RENO, Nev. (KOLO) - By now it seems like the oldest con in the books... a threatening call from the IRS telling you you owe them money. As we've reported time and time again: The call is fake.
“The IRS does not make phone calls, text messages,” says Sam Holland, an agent with the IRS.
Holland says there is arguably nothing more personal than your tax return. It contains a Social Security number, driver's license information, complete name, birth date, address.
That is plenty of information that if stolen can create a whole new identity where credit cards, bank accounts, car loans can all be obtained fraudulently.
The IRS is asking tax preparers to step up their security measures to secure their clients' sensitive information.
This year the agency has uncovered a new scam where fraudsters contact a client who is having a tax preparer work on his taxes. In that phone call someone identifying himself as an IRS representative tells the client the federal agency has accidentally put the wrong tax return money in the client's account. They are instructed to remove the money and return it. That return, it turns out, goes to a bogus account, not to the IRS.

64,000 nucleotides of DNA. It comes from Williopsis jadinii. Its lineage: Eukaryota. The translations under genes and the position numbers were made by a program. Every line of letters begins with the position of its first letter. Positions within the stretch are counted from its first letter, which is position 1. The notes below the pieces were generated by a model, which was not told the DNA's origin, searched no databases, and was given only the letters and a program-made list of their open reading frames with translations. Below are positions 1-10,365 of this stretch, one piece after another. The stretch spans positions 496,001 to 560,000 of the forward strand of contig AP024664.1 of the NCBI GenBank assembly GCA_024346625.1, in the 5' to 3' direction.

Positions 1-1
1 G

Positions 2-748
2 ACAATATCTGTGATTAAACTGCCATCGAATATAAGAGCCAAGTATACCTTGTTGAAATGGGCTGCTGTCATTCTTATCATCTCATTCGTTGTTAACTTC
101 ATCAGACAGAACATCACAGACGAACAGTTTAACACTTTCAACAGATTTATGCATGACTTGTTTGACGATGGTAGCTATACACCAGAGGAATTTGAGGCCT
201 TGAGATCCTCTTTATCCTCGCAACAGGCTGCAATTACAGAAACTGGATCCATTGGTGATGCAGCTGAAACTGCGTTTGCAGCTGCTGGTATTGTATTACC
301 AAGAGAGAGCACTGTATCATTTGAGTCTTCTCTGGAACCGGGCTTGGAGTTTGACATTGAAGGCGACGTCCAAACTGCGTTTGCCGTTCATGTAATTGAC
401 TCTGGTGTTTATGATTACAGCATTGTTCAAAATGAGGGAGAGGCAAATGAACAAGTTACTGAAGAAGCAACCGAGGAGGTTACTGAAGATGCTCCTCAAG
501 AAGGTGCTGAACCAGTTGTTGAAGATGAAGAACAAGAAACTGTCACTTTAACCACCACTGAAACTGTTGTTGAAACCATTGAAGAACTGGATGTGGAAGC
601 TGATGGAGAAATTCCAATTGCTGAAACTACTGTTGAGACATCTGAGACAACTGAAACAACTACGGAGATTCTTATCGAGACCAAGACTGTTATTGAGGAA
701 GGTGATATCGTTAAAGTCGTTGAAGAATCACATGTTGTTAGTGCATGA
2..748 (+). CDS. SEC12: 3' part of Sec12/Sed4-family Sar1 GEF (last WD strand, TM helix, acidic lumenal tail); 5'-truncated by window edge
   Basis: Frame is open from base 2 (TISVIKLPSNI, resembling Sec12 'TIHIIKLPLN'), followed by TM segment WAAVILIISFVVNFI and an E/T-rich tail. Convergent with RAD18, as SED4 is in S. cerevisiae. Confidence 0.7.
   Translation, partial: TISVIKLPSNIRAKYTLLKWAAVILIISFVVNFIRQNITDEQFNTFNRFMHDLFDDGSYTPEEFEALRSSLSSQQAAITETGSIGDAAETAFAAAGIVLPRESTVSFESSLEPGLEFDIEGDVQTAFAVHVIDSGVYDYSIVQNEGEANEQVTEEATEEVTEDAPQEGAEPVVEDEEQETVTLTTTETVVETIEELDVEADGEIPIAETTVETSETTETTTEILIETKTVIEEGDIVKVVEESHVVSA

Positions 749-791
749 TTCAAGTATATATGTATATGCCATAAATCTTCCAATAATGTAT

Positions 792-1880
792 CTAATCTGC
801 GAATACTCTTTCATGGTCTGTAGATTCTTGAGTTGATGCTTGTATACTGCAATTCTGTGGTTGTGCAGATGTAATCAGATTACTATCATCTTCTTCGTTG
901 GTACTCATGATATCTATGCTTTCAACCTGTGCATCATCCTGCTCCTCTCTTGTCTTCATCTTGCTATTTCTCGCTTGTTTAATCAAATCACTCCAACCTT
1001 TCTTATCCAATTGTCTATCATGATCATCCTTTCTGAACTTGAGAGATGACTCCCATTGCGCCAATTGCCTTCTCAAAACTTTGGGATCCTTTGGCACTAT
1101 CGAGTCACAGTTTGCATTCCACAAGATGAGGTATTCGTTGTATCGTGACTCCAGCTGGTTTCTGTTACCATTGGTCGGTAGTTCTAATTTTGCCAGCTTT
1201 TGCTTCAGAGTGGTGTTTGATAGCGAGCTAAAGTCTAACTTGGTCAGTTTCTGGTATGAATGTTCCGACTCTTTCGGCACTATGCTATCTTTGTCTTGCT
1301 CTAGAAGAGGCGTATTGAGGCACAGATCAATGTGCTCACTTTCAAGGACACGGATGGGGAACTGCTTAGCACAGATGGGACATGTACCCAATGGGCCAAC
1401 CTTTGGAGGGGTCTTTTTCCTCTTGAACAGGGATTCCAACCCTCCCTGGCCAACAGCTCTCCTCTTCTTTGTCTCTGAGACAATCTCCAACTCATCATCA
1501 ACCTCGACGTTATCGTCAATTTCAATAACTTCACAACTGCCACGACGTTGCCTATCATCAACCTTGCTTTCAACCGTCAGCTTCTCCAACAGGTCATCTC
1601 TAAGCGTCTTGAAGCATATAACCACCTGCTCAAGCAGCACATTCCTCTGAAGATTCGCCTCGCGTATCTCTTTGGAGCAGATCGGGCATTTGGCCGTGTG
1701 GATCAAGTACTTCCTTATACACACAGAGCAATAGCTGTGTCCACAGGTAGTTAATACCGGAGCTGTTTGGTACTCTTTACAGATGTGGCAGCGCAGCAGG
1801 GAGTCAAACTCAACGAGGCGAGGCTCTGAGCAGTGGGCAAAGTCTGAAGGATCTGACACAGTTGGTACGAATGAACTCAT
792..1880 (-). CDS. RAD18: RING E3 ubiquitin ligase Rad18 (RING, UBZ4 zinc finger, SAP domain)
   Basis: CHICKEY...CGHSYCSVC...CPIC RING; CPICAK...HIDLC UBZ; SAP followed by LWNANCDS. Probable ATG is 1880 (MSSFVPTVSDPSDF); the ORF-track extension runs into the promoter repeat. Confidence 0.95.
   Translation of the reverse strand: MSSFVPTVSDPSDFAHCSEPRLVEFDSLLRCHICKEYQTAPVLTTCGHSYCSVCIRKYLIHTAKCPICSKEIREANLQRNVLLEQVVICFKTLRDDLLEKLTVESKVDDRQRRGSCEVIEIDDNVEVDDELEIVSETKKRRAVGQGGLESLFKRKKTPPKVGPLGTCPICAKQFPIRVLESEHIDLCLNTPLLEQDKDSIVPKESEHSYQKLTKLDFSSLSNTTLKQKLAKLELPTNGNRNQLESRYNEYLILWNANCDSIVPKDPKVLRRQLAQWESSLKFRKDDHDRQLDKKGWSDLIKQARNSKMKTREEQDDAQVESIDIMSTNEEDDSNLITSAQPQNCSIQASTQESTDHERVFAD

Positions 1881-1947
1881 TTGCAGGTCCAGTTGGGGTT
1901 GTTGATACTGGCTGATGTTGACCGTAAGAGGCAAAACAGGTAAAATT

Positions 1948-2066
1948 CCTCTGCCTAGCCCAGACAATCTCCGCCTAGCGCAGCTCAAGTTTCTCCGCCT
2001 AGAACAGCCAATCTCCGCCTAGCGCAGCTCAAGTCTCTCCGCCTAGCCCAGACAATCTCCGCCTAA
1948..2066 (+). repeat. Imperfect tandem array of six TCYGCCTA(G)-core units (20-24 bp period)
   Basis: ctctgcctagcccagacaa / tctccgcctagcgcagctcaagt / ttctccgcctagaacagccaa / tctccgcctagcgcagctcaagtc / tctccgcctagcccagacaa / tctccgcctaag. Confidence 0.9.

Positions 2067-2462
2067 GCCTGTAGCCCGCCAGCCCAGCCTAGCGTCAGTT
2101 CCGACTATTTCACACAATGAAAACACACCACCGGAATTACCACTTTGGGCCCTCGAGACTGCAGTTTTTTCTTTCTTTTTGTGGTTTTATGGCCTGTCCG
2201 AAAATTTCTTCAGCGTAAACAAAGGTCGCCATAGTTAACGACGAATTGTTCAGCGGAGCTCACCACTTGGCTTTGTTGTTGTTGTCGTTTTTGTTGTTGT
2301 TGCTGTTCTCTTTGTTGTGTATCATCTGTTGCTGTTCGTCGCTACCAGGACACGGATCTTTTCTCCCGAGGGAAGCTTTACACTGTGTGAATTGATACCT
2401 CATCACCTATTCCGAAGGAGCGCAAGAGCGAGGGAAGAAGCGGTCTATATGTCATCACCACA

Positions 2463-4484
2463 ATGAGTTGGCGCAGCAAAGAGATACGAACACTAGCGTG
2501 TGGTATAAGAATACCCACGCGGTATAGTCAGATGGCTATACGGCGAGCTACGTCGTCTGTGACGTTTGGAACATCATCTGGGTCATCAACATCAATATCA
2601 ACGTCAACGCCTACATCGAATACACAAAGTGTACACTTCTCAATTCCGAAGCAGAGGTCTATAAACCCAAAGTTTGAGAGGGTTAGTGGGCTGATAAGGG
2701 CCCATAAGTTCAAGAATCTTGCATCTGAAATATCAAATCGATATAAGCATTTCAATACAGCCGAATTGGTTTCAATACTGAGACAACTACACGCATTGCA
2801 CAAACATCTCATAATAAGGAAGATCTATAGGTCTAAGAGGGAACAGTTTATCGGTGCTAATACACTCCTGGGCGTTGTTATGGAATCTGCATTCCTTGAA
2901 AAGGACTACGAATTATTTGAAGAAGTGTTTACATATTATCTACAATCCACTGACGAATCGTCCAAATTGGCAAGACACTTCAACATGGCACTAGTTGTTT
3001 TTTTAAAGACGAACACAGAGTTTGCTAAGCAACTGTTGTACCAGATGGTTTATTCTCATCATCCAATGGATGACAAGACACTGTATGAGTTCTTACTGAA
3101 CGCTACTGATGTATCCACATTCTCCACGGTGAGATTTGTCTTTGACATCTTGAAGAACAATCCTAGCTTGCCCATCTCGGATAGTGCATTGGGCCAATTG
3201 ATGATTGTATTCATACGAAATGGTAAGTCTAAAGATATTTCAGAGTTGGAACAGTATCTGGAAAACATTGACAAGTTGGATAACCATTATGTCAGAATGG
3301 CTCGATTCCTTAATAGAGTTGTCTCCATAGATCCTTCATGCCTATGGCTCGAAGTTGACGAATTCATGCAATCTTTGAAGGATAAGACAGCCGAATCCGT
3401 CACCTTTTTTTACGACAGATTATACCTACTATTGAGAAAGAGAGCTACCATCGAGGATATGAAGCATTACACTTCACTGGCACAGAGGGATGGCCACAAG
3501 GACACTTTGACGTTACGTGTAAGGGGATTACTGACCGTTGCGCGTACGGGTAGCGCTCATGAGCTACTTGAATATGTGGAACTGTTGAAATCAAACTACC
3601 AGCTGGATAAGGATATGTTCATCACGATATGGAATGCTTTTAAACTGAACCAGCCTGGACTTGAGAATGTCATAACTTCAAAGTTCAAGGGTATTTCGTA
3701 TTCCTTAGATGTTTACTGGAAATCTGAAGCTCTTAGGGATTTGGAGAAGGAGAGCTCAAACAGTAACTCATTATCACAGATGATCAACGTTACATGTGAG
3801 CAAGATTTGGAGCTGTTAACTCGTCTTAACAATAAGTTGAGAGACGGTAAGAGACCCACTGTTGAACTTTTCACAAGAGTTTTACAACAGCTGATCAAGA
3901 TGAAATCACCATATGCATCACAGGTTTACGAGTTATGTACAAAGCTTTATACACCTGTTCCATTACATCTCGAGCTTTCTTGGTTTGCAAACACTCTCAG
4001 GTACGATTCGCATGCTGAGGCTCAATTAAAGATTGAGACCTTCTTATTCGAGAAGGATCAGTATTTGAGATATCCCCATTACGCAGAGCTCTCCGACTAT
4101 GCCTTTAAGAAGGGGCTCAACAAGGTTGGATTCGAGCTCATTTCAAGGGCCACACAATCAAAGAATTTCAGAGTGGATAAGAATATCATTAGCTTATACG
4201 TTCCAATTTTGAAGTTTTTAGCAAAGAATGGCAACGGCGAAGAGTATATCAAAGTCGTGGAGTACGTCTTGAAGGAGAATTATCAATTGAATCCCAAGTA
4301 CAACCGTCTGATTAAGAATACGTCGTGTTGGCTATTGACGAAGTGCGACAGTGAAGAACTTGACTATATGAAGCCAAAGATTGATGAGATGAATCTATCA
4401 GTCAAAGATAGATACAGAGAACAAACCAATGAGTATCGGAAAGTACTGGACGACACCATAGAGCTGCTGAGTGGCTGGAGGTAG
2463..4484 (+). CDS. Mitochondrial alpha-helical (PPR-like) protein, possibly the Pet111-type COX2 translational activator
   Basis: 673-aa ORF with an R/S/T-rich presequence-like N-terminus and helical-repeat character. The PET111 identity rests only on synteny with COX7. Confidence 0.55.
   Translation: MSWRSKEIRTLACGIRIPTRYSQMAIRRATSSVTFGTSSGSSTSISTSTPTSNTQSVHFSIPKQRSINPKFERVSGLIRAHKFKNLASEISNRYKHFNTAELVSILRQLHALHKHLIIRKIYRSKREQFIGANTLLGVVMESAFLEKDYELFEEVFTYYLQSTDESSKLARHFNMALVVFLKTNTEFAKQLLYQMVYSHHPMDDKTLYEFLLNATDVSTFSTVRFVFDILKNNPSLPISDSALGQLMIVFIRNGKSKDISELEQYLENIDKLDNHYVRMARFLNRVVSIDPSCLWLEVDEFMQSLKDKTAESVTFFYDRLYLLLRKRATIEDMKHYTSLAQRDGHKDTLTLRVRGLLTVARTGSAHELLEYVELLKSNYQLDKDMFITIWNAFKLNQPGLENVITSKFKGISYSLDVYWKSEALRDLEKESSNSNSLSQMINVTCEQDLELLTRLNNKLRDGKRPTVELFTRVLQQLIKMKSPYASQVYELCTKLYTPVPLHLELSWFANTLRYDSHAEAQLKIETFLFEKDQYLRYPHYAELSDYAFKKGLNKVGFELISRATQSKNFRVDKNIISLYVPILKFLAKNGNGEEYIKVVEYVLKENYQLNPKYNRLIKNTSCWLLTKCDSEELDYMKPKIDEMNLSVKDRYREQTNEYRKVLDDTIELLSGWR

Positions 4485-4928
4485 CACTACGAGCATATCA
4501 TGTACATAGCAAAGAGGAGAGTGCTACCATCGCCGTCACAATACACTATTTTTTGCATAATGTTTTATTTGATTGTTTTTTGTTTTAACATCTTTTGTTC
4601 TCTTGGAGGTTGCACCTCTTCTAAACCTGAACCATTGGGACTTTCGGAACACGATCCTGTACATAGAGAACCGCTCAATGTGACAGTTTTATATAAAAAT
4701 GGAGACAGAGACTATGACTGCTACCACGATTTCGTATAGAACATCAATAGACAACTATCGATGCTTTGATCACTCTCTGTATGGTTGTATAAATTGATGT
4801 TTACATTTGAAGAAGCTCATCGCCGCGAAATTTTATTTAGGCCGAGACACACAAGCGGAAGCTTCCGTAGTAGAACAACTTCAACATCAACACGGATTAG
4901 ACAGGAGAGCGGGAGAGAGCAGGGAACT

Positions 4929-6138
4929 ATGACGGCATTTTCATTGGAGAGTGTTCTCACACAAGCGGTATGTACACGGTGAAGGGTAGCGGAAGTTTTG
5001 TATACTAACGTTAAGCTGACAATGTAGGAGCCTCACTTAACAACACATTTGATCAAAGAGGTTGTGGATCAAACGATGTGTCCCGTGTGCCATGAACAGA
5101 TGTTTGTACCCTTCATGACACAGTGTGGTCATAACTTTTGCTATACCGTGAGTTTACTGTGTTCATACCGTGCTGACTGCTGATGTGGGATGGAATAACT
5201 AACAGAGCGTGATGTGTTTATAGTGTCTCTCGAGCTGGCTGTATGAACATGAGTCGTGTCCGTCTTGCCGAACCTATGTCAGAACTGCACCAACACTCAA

In fact the legitimate tax preparer may not yet have even filed the tax return. Both of you find out someone has filed a tax return in your name when that tax return is rejected by the IRS.
“The identity thieves will steal people's identification throughout the year. And then during tax time, early in tax season, they will flood the IRS with fraudulent tax returns in other people's names,” says Holland.
Also be aware of Phishing scams where emails allegedly from the IRS ask you to update your personal information. The IRS says while it does use email, the agency will never ask for personal or financial information to be transferred that way.
There are also fraudulent IRS websites. If you want more information on scams, proper procedures or what you should do it someone has filed a tax return fraudulently in your name, click here.